Turkey's Erdogan Jostles to Be Putin's Partner, Ukraine Peacemaker

Turkish President Recep Tayyip Erdogan heads to Ukraine Thursday as the most likely peacemaker in a war that has pitted NATO and the European Union firmly against Russia.

Erdogan and United Nations Secretary-General António Guterres will meet with Ukrainian President Volodymyr Zelensky in the western city of Lviv, with the nascent UN-Turkish-facilitated Black Sea grain export deal likely top of the agenda.

The Turkish president may also be carrying a message from Russian President Vladimir Putin, who he met in the Black Sea resort town of Sochi earlier this month. Erdogan—now needed by both Ukraine and Russia—may yet play a key role in any eventual ceasefire, though for now an end to the fighting looks unlikely.

In the meantime Erdogan—ambitious, opportunistic, and pragmatic—will deal with both sides, seeking to stabilize its region, its beleaguered economy, and grow its international influence.

"Turkey is trying to find a middle road," said Fatih Ceylan, Turkey's permanent representative to NATO from 2013 to 2018. "Trying to calm things down and trying to bring the two sides together is one of the priorities of Turkish foreign policy."

"Whether it is a middle road or a tightrope is another issue," Ceylan told Newsweek.

Economic Ties to Russia

Turkey has plenty of its own problems. Its monthly foreign trade deficit recently topped $8 billion, annual inflation hit 80 percent this year, and unemployment is above 10 percent. Still dependent on energy imports—particularly natural gas from Russia—Turkey is grappling with the same energy crises as its European neighbors.

"The region has been intoxicated," Ceylan—now the president of the Ankara Policy Center think tank—said. "The balance of the economy was already shaken before the war, and now it's shaken down to the ground."

"So any opportunity—be it in a bilateral, trilateral, or multilateral context—Turkey will try to leverage. There's no doubt about it."

Turkey has declined to join the European Union, U.S. and other NATO allies in imposing tough sanctions on Russia. Ankara is now reaping the rewards. At the Sochi meeting, Turkey and Russia signed a new economic cooperation agreement which Erdogan said he hoped could be worth $100 billion.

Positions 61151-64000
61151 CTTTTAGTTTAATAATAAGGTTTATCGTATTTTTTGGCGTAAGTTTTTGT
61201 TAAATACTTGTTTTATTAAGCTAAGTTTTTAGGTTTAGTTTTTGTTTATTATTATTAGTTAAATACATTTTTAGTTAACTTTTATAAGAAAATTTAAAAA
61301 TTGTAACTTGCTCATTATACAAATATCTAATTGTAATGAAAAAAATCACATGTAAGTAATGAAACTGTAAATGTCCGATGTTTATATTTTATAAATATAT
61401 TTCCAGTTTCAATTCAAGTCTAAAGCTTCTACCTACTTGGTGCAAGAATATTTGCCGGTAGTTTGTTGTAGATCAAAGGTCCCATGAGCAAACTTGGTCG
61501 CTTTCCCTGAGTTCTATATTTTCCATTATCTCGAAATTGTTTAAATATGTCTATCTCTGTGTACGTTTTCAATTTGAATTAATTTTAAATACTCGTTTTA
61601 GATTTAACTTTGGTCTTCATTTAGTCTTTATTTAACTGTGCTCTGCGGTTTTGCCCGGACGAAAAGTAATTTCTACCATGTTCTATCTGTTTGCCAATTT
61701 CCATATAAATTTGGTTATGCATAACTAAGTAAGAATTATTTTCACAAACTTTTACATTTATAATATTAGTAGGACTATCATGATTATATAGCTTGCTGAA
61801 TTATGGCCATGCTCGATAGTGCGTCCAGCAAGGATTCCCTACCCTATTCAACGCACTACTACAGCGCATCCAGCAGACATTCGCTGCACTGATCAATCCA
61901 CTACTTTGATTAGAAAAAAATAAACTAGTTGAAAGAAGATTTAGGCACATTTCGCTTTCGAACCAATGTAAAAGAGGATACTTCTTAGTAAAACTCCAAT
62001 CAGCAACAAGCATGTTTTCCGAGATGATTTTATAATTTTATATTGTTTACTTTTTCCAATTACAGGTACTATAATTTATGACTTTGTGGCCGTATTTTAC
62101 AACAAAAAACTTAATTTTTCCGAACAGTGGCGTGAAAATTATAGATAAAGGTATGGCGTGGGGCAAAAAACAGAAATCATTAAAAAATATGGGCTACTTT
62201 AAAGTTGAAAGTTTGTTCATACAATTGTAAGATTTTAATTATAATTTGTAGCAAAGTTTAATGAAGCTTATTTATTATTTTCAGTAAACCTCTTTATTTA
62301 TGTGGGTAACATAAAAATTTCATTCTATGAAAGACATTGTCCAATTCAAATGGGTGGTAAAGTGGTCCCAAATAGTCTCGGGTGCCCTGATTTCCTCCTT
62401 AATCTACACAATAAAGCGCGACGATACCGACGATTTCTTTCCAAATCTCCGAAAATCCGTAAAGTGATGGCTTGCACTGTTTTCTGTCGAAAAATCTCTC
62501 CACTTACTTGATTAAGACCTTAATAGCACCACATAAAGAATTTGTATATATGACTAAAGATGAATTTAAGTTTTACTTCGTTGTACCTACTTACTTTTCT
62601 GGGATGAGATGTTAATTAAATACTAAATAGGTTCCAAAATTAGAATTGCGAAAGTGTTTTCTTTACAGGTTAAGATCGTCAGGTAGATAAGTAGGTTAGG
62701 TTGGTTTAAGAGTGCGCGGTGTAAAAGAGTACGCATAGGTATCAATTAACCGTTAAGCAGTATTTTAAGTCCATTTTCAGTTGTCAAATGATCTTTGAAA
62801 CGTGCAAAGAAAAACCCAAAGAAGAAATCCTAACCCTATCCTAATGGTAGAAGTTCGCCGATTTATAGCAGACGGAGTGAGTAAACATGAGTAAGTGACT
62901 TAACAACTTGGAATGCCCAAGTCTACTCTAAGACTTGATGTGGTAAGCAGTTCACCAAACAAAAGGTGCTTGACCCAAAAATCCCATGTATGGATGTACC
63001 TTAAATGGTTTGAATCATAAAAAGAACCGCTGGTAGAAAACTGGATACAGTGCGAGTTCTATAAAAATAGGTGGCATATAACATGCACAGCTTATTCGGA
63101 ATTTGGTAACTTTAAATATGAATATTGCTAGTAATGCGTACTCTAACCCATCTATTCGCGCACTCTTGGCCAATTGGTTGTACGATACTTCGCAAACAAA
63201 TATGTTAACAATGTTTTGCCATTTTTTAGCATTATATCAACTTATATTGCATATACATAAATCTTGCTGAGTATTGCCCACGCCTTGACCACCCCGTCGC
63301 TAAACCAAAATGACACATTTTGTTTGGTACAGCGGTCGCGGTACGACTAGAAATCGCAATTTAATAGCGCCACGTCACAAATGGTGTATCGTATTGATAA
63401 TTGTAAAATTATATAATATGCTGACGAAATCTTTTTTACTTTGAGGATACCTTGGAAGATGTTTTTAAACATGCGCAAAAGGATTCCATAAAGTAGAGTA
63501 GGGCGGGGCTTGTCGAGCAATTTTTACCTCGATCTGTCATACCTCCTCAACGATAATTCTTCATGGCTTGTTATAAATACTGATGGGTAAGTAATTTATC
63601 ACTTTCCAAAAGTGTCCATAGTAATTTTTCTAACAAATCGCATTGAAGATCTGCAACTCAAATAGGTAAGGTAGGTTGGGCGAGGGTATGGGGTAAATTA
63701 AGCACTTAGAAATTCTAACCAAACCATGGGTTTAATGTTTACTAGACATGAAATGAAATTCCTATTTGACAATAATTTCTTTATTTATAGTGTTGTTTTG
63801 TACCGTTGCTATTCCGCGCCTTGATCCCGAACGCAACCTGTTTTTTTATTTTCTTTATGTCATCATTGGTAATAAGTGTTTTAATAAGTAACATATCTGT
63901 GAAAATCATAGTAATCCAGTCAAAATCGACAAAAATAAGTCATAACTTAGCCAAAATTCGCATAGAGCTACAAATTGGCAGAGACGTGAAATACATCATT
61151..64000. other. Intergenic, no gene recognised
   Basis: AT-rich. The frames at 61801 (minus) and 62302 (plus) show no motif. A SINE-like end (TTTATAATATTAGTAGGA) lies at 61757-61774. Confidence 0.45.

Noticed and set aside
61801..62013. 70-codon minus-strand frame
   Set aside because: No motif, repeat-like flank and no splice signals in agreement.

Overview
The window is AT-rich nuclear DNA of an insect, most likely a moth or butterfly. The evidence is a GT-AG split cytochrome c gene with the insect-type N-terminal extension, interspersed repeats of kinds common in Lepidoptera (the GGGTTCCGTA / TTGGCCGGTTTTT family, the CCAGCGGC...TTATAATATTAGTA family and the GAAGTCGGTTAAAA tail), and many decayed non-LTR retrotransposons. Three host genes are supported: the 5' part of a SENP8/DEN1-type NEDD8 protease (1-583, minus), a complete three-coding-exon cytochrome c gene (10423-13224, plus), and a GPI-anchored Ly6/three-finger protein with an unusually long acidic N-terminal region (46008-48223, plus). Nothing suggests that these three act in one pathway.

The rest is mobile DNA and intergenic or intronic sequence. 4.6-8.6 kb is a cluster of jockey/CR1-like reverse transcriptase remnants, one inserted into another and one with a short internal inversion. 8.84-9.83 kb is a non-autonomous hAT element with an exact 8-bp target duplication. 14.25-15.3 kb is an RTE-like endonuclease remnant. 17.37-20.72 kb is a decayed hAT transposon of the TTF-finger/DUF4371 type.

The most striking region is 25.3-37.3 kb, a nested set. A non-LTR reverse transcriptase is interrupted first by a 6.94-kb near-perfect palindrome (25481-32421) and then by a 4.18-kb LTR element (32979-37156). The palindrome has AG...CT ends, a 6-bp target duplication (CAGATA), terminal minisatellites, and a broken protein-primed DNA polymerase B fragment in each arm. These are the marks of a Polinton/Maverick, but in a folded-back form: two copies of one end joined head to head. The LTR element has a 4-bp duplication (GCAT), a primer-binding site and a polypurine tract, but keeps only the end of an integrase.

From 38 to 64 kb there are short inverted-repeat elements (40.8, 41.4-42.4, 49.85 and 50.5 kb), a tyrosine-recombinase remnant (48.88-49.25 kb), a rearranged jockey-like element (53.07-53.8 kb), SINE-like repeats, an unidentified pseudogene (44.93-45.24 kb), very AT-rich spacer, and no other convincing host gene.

Turkish exports to Russia have jumped from $417 million in July 2021 to $730 million in July 2022, Politico reported. Imports from Russia have increased from $2.5 billion in July 2021 to $4.4 billion in July 2022.

Meanwhile, Turkey is now working on measures to facilitate business with sanctioned Russian banks and process payments on Russian credit cards, according to The New York Times. Russia is also hoping Turkey will help source weapons systems made unavailable by Western sanctions.

'Frenemy' Drone Provider to Ukraine

Ankara might appear a weak link in the unified Western response to Russia's invasion, but Turkey is also still allowing the export of Bayraktar drones to Ukraine—the company, whose board members include Erdogan's son-in-law, has even announced it will open a new factory in Ukraine—and its parliament looks set to approve the addition of Finland and Sweden to NATO after Erdogan dropped his opposition.

Oleg Ignatov, Crisis Group's senior analyst for Russia, told Newsweek that the pre-war "frenemy" relationship between Ankara and Moscow has shifted in Turkey's favor.

"They were competitive, there were a lot of misunderstandings," Ignatov said, noting repeated clashes in Syria where the two countries back different factions in the devastating civil war, as they also do in war-torn Libya.

"Since the war, I see more benefits for Turkey than for Russia," Ignatov said.

"Russia continues to cooperate with Turkey—and Turkey is one of Russia's main trade partners—Russia continues to sell weapons, and Russia continues projects in Turkey, such as the nuclear plant they are building," Ignatov said, referring to the $20 billion nuclear project underway in the Mediterranean city of Mersin.